David Williamson had his own little screed in The Age yesterday on Gillard and Global Warming, “Time for Gillard to set the Bulldog on the bully boy”. Let me go to the conclusion first so you can see the where he was heading before I go back over just how out of his depth this famed Australian playwright is. This is his first option for the Labor Party as he sees it:
Tough it out with Gillard and hope the Bulldog in her starts to emerge, that the independents stick with her, and that there are no byelections, so that the government’s two great and worthwhile nation-changing initiatives, the carbon tax and the National Broadband Network, will be too far advanced to repeal.
I guess there really are people who think like that. There are, after all, around a quarter of the population who would still vote for Labor federally. Williamson just happens to be one of them, clear evidence that being able to write a play is not evidence of having much of a clue about how the world actually works.
Who’d a thought, he writes, that female that the Prime Minister is, that she would be vulnerable to such ungallantries as actually being savaged for stupid policies. Is the following a sexist comment? This is how his article begins:
WHEN he was elected Leader of the Opposition, some of our political commentators thought Tony Abbott could not afford to unleash his ultra-aggressive style on a female opponent because it would turn the electorate off. How wrong they were.
But really, it is, as Williamson seems to appreciate, about policy, writing “we know that, logically, policy should be the most important factor in deciding fitness to govern.” It never seems to occur to Williamson that there are others out here who find the policies being pursued by Labor suspect in the extreme. So when he writes
forget whether she lied or didn’t lie about the carbon tax
the fact is we are not going to forget, and it is pretty obtuse to ask us to. Since Williamson believes that “one can make a strong moral case for the tax” – certainly a moral case that will appeal to people who are millionaires many times over – it must be a wonder to him that no one actually succeeds in doing it. And while “many economists believe the actual impact on living standards will be minimal”, there are other economists who believe quite the reverse. That the front page story on The Age yesterday was how people in droves are unable to pay their utility bills, one can see why a suicidal attempt to lead the world into a carbon tax future has only limited appeal, especially in that traditional “Labor heartland” which includes Gillard’s own electorate.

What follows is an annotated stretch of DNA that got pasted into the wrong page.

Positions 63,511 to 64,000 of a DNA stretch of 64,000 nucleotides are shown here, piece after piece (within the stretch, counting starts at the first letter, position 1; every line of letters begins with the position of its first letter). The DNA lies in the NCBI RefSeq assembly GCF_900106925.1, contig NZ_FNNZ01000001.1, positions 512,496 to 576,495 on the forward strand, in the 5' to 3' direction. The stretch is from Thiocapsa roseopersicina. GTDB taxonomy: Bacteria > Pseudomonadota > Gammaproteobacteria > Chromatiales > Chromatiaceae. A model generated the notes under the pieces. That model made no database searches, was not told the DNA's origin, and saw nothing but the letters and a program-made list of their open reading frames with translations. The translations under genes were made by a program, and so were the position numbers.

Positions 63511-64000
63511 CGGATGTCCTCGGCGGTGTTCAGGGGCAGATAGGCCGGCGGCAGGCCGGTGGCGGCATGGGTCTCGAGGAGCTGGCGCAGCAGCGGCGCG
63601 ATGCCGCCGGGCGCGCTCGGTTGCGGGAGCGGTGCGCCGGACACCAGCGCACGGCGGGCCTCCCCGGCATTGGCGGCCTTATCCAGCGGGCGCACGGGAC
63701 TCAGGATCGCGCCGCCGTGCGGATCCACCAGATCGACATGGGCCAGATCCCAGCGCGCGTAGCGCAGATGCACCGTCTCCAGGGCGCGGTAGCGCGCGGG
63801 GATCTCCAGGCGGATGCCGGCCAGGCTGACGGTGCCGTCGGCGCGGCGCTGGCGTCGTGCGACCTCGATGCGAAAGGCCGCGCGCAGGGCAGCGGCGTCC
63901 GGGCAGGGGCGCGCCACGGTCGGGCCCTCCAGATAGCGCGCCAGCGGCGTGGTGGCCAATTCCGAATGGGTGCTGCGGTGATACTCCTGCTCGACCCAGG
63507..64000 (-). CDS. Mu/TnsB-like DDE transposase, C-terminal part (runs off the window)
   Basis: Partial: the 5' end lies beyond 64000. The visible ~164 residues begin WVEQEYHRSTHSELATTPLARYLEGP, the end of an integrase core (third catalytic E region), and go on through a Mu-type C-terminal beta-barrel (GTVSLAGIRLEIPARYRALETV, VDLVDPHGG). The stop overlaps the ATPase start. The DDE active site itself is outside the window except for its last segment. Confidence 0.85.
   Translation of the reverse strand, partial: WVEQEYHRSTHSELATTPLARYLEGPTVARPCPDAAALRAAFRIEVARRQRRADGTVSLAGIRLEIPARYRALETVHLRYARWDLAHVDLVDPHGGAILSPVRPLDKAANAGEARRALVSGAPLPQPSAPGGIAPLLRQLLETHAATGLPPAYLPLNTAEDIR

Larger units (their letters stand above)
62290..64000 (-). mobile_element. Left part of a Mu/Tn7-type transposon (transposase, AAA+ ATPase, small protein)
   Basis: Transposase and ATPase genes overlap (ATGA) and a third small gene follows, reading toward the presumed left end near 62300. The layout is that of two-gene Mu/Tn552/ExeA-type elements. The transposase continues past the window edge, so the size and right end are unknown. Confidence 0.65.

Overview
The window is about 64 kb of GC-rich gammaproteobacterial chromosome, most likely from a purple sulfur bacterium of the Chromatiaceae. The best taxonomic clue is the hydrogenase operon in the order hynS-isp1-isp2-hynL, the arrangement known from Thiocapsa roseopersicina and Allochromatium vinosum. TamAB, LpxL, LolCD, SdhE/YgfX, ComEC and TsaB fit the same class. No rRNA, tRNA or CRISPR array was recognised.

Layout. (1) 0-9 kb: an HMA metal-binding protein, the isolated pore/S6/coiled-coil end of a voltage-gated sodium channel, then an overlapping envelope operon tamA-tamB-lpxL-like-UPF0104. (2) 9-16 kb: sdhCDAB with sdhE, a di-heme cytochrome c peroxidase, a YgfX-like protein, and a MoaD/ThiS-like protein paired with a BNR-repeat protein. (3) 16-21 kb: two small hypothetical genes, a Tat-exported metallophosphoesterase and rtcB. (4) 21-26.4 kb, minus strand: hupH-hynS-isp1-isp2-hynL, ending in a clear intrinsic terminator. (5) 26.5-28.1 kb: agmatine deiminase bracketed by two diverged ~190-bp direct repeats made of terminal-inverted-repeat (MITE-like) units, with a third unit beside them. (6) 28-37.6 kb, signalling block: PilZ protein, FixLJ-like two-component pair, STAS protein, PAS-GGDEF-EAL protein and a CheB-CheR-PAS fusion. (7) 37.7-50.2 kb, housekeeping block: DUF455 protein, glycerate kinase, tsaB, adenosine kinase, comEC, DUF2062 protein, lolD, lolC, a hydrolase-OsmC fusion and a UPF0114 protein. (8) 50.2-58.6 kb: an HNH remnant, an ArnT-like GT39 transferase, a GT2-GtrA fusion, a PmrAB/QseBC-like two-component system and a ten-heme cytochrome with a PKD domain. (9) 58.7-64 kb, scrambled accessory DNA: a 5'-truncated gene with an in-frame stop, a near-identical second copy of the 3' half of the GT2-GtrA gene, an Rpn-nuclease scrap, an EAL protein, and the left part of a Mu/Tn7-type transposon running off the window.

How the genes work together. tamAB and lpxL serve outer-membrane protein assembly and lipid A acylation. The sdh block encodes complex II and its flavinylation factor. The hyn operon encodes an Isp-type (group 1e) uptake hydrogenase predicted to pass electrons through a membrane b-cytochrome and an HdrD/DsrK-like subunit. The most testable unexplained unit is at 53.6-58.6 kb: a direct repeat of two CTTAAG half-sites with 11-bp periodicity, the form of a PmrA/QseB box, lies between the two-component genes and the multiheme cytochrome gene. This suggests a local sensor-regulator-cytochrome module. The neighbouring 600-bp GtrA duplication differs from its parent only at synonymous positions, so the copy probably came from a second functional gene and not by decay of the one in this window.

In the end, he thinks the problem is with the messenger and not the message. If this is what your best friends are saying about you to your face, what is being said by your enemies behind your back:
Gillard’s no-win situation is compounded by her leadership style. To sell this electorally difficult policy one needs a leader of the same slit-eyed aggression and boundless confidence as Abbott…. An attempt to be Ms Nice and smile and simper in the face of rude public aggression just doesn’t wash. Her ‘shy girl’ admission was honest but disastrous for her politically. It’s not that she’s a woman – it’s just that she’s a woman who has no ability to project conviction and strength to the electorate. Her habit of talking to voters as if she’s a school teacher talking to a particularly dim-witted class of infants, alienates.
There really are people in this country who think that the NBN and the carbon tax are disasters and will do an extraordinary amount of harm and not an ounce of good. They will make people’s lives worse and not better. They will add to our troubles and not reduce them. There really are such people. The question for David Williamson and the rest of the arts and media pack is to tell us what we ought to do if we are not to say in public as often as we can and as loudly as we can and as stridently as we can that the Prime Minister’s policies are idiotic and destructive, should that be what we believe.